So here’s where Silvia Trevino comes in.

screen_shot_2016-10-17_at_5-16-24_pmFrom the grand jury packet

The off-duty Navasota police officer working security at a northwest Harris County apartment complex thought he saw a teenager with marijuana. The teenager and his friend, sitting in a Chevy Malibu, thought they saw a robber approaching them with a gun.

What began with officer Rey Garza’s mere suspicion, however, ended with Garza’s fatal shooting of one of the unarmed teens, 17-year-old Jonathen Santellana. As the armed Garza, who was wearing not a security uniform but a T-shirt, workout shorts and sandals, approached Santellana and his friend to confront them, the teens quickly put the car in reverse as he got up to the window. Garza went as far as trying to open Santellana’s driver-side door to snatch the keys out of the ignition, Garza has testified. But Santellana sped away. And then Garza shot him in the back of the head.

screen-shot-2016-10-12-at-5-44-43-pmScreenshot/Facebook

You would think that if corrections officers wanted to talk in graphic and violent terms about the people they get paid to watch and, theoretically, take care of every day, they would do so in private.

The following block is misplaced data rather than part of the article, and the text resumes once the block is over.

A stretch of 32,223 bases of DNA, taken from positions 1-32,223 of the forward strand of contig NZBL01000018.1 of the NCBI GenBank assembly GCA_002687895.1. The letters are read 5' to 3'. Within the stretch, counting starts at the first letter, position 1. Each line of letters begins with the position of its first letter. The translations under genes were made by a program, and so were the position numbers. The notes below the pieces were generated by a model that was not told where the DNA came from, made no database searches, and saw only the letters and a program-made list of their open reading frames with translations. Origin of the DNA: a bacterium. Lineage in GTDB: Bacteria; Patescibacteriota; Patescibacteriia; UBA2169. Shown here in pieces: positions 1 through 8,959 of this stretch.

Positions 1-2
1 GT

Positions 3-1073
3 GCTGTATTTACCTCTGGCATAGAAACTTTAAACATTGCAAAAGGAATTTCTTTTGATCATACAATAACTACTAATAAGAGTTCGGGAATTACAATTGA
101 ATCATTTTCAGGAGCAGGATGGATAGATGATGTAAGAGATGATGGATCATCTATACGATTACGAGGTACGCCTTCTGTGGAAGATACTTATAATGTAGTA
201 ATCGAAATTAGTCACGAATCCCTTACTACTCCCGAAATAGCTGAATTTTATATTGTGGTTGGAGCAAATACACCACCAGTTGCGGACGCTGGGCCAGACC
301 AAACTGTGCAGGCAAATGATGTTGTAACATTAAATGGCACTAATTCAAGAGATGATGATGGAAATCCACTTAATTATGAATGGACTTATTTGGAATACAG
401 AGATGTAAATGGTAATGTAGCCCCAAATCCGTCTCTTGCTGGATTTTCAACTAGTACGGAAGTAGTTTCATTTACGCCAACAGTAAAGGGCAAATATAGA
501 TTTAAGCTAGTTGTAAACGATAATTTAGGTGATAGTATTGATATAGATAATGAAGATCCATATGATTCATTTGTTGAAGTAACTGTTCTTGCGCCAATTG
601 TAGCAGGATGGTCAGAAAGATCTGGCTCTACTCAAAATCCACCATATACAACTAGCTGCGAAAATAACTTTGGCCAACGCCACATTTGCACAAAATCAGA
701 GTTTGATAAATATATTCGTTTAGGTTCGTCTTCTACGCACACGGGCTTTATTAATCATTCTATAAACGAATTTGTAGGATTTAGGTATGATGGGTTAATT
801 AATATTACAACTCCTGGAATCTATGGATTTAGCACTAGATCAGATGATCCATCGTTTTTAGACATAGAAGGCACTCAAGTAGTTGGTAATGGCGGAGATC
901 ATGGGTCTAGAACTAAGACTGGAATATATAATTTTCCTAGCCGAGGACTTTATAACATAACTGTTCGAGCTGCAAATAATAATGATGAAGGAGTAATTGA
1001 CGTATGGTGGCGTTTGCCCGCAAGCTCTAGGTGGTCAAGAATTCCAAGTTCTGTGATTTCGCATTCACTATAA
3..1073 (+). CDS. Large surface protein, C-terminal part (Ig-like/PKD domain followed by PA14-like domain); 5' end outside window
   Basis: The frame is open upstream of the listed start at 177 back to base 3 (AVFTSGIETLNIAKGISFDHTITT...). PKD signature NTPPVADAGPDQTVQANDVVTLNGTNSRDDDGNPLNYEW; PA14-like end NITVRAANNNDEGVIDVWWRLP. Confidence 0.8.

But apparently not.

After the Texas Observer published a story about a transgender inmate appealing a federal judge’s dismissal of her lawsuit seeking gender confirmation surgery, people who self-identified on Facebook as working for the Texas Department of Criminal Justice posted the story in a group called Texas Correctional Employees – Huntsville and proceeded to make crude and violent comments about the inmate.

They could have started a DUI investigation, authorities said. Instead, two Los Angeles police officers drove a motorist home, told him to go to sleep and called it a night, prosecutors allege. Oh, and then they lied on their report, according to the Los Angeles County District Attorney’s Office.

Now officers Rene Marcial Ponce, 39, and Irene Gomez, 38, are facing formal allegations of filing a false police report and “conspiracy to commit an act injurious to the public,” according to the DA’s office. The two have pleaded not guilty.

Prosecutors say that on Oct. 26, 2014, the duo responded to a collision in the 3000 block of East Side Boulevard in Boyle Heights.

5267408454_4d9b964b3f_z-2_1_H. Michael Karshis/Flickr

He didn’t want to go to sleep, because sleep meant nightmares, and nightmares meant reliving a rape.

Courtney Richardson, incarcerated in the Harris County Jail on charges of vehicular manslaughter, thought he was going crazy, and in many ways, he was. His eyes were so red from lack of sleep that it looked like he had been on drugs. He told the jail’s mental health staff he had been tempted with thoughts of suicide — the nightmares would stop then — and so he was placed in solitary confinement for more than a month, stripped of his clothes and given only a protective suicide blanket. He hated it there but, still, was fearful of leaving his cell, scared he would run into the guard he says sexually assaulted him on March 7.